YEAR: 2017

After the bitter civil war of 2016, it was outside aggressors that gave Mercedes pause for thought in 2017. Revitalised by a major change in the aerodynamic rules governing F1, Ferrari scored five wins with Sebastian Vettel, while Max Verstappen and Daniel Ricciardo spearheaded an improving Red Bull charge. The size of the task that faced Mercedes is perhaps best revealed in the overlooked stat that for the first 12 races Vettel headed the Drivers’ standings. Formula 1 is as much a battle fought in factories as on track and in Brackley and Brixworth, the engines of Mercedes’ industry were running at maximum revs. After the summer break, Vettel took a single win as Ferrari’s pace flagged, while eventual champion Hamilton took five victories from the final nine races. With new recruit Valtteri Bottas adding three wins to the tally, Mercedes wrapped up title number four in Austin, with three rounds to spare. The silver juggernaut rolled on, though the obstacles were becoming harder to overcome.

YEAR: 2018

Perhaps Mercedes’ toughest season of the hybrid era arrived with a bang, as Ferrari’s Sebastian Vettel took back-to-back wins in Australia and Bahrain and Red Bull’s Daniel Ricciardo won Round 3 in China. Lewis Hamilton righted the Silver ship in Azerbaijan but after building a head of steam with victory at the next round in Spain, the waters churned again as Red Bull and Ferrari won four of the next five races. With 10 rounds gone Ferrari led the championship and with Bottas misfiring for the champions, the scent of change was in the air. Hamilton hadn’t read the script, however, and over the next 11 races he rattled off eight spectacular wins to take the Drivers’ title in Mexico and score 408 of the 655 points Mercedes eventually racked up on its way to title #5.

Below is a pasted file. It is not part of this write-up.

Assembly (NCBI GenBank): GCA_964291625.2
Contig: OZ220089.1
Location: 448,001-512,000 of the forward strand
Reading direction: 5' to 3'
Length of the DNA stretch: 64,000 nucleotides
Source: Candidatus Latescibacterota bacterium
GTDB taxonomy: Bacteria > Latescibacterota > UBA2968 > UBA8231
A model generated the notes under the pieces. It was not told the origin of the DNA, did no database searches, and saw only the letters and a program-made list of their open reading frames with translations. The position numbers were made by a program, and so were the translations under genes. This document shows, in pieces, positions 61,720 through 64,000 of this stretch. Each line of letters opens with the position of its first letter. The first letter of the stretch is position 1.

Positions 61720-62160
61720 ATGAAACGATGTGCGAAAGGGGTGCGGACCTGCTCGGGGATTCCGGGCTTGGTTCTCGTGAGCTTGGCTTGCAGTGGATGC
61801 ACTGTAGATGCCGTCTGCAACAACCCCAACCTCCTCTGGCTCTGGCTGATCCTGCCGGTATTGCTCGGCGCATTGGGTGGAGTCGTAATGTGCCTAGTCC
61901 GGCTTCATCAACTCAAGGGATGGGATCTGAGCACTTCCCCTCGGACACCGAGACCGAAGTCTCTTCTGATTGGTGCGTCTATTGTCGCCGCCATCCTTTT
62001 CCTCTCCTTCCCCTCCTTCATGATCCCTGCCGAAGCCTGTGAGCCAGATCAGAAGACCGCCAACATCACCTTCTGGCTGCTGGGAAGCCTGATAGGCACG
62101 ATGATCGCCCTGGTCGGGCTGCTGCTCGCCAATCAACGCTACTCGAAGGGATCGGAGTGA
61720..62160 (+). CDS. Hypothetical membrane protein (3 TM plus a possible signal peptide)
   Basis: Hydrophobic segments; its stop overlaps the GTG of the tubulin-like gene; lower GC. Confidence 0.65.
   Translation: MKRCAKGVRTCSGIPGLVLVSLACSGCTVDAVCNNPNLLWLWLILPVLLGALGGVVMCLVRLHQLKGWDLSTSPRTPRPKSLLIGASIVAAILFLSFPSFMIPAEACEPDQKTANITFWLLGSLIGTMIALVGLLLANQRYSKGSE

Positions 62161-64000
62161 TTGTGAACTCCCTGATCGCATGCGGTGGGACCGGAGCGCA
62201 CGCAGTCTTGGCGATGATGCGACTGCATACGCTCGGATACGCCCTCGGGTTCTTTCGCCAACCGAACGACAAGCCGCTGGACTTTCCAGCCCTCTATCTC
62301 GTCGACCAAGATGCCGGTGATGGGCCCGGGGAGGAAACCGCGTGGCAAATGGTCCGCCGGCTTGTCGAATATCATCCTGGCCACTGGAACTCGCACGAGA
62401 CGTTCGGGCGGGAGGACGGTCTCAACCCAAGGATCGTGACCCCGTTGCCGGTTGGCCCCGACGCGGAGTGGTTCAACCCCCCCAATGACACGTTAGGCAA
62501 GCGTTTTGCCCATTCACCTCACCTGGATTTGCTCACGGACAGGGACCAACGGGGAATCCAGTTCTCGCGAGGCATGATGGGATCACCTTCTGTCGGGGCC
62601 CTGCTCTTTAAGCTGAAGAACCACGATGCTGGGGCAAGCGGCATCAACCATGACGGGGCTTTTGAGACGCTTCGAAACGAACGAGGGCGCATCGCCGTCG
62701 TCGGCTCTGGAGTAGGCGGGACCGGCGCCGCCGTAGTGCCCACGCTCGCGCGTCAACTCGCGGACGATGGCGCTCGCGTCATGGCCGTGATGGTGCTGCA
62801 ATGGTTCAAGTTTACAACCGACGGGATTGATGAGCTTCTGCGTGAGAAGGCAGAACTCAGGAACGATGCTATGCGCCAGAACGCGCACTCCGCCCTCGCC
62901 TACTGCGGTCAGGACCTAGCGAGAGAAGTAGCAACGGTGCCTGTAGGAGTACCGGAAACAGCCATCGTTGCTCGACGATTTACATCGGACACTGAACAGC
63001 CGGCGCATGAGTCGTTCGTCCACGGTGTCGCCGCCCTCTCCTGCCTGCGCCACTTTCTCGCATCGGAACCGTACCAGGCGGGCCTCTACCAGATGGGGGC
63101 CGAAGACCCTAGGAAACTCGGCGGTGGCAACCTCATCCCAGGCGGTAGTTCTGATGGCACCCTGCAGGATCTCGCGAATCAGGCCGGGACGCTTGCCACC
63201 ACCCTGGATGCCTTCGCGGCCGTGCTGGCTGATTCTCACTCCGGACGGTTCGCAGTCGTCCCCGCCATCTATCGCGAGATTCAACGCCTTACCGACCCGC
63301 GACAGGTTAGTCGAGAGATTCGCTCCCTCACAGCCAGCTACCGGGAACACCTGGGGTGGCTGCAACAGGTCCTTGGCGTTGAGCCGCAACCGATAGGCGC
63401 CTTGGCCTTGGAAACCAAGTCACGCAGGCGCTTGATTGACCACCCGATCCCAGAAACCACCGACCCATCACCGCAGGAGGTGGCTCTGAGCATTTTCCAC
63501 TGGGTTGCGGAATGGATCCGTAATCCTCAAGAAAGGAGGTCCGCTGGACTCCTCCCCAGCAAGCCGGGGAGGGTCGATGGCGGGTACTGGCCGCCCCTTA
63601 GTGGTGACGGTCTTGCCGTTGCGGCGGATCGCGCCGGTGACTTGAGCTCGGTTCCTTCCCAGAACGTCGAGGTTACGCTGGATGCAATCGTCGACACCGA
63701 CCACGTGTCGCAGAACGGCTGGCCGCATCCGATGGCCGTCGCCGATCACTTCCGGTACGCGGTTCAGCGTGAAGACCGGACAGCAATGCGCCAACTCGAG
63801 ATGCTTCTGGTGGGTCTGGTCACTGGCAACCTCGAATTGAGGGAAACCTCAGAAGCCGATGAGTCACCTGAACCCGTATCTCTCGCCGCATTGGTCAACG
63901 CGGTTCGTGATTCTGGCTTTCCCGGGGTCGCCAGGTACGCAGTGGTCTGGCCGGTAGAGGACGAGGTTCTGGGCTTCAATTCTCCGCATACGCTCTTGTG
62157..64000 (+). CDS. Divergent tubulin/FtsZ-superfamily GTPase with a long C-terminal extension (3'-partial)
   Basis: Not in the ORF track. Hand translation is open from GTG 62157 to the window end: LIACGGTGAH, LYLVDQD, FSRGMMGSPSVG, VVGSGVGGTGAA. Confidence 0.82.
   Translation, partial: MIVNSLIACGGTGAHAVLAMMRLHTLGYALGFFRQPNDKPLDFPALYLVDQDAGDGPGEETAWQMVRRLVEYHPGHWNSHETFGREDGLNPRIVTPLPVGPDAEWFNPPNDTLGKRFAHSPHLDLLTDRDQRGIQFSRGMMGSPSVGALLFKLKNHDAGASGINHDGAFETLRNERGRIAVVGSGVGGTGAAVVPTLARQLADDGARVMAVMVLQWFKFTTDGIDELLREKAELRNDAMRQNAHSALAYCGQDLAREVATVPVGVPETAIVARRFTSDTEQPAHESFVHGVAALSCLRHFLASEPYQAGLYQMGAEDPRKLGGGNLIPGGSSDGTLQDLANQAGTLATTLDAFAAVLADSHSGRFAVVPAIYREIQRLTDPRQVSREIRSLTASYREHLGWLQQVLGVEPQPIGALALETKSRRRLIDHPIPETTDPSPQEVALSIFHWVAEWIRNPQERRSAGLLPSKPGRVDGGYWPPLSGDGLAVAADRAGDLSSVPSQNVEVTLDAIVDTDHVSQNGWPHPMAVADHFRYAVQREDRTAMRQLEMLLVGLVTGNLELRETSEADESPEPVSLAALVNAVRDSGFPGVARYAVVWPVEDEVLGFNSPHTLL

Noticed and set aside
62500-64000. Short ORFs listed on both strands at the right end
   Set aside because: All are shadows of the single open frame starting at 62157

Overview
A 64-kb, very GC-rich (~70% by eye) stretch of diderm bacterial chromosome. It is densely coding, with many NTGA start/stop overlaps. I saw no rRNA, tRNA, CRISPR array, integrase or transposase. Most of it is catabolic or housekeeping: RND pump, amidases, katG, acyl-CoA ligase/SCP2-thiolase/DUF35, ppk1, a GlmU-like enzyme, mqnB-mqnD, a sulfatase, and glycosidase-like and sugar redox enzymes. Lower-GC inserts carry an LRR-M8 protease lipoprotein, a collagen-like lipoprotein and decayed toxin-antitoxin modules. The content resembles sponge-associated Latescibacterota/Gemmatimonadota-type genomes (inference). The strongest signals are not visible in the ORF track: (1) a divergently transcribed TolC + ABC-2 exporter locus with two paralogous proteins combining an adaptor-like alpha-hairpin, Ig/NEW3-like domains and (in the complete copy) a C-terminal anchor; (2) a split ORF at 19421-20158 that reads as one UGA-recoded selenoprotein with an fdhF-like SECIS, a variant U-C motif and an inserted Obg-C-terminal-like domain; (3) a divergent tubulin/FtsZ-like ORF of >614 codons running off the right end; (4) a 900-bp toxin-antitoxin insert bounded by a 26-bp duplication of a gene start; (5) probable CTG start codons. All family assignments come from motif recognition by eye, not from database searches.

YEAR: 2019

After a 2018 season in which it looked like Mercedes’ domination was at least coming under pressure and a pre-season period ahead of the new campaign in which Ferrari set furious pace, 2019 turned out to be an emphatic reaffirmation of the Silver Arrows’ dominance. So potent was the W10 that it took until Round 9 in Austria for another team to take to the top step of the podium. In all, Lewis Hamilton and Valtteri Bottas would rack up 15 wins, 10 other podium finishes, 10 pole positions and 739 points on the way to Mercedes’ sixth consecutive title, matching Ferrari’s record from 1999-2004.

YEAR: 2020
On the way to wrapping up a record seventh consecutive Constructors’ Championship, Mercedes failed to take the top spot on just four occasions. Even when the marathon that is a Formula 1 season gave way to a sprint, Mercedes simply got out of the blocks quicker, found another gear and powered towards the line. A stunning achievement. In Lewis Hamilton’s words, “Seven-times champs, that's something I'm going to be able to tell my grandchildren one day.”
Images courtesy Hoch Zwei / Mercedes-AMG Petronas F1 Team